and thrift capital ratios below required minimums, the four federal regulatory agencies warned Tuesday.

According to an interagency statement, a small number of institutions might experience an increase in consumer deposits and temporary borrowing by corporate customers as the end of the year approaches. The result, they warned, might be a boost in those banks' asset levels without a corresponding increase in their capital reserves.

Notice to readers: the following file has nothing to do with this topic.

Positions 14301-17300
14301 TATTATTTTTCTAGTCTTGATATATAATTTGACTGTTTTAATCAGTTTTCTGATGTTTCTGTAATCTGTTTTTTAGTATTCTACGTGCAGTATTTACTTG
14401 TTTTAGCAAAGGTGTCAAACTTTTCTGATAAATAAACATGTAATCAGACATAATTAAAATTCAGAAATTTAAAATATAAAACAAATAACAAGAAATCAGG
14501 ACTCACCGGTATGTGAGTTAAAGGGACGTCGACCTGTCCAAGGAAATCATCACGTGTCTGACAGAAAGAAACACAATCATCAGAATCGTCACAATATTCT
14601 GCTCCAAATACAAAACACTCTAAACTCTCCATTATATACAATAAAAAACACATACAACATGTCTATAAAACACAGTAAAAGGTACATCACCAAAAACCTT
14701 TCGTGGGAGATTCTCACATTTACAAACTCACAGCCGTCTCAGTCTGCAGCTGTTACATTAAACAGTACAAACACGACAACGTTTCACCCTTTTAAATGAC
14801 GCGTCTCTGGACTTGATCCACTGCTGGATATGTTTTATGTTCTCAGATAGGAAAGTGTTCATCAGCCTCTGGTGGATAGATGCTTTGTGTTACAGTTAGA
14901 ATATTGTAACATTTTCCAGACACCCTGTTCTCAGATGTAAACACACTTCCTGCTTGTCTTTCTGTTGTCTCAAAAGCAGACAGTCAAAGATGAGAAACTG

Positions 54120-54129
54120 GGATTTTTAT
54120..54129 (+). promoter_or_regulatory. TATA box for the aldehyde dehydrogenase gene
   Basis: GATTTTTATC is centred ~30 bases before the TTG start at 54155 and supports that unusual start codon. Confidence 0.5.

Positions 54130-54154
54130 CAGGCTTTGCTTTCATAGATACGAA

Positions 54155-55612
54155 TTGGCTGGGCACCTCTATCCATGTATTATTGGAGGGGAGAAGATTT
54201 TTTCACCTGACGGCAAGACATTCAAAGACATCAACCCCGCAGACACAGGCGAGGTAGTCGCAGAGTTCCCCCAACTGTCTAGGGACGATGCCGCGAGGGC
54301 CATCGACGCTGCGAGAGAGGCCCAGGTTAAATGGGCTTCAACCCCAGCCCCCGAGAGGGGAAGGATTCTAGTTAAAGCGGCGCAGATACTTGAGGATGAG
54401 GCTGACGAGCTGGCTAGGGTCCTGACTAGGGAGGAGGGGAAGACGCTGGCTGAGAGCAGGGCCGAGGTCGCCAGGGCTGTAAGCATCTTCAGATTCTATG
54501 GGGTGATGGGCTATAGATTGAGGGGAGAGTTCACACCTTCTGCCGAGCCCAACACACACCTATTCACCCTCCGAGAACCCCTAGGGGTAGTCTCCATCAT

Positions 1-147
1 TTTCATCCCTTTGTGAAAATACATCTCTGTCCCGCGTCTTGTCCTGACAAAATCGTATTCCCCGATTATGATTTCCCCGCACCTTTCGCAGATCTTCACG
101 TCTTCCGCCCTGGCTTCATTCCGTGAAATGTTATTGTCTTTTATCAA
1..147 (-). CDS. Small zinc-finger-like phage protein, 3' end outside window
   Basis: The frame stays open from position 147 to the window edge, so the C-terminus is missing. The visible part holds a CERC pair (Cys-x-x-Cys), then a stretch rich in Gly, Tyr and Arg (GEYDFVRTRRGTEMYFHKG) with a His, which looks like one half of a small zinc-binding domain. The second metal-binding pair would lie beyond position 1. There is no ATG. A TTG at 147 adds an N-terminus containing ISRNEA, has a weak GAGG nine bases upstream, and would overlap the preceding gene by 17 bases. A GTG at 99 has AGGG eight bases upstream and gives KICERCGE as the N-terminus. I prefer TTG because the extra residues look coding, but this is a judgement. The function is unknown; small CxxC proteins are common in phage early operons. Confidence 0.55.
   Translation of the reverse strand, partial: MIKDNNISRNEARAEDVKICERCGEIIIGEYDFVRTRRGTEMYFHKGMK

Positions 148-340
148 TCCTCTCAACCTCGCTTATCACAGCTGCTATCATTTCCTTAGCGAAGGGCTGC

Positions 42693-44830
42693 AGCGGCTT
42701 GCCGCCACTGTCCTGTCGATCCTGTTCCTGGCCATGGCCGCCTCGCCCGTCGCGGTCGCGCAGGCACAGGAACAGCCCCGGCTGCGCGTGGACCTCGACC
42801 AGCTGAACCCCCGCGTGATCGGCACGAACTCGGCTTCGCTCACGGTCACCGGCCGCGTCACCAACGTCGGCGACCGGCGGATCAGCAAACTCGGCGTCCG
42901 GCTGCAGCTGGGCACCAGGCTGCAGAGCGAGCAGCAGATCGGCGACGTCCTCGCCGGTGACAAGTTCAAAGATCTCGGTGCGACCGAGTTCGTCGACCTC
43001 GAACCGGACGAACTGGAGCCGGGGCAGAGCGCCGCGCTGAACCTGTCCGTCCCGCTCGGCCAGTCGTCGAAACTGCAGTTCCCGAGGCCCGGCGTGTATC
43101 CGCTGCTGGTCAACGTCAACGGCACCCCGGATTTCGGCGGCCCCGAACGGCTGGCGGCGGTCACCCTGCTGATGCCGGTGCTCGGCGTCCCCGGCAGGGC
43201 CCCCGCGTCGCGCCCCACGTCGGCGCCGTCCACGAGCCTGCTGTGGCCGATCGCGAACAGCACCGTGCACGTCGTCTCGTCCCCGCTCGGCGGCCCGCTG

Ironically, the institutions most likely to be affected are the largest and best managed because they are where nervous depositors will turn.

If a bank's capital drops below specified ratios, the agencies are required to take prompt corrective action, such as requiring banks to apply for a waiver before accepting brokered deposits. Regulators said they are willing to be flexible if an institution "exercises prudent and responsible measures to manage its balance sheet, maintains a fundamentally sound financial condition, and provides evidence that any drop in capital ratios is temporary." -- Rob Garver

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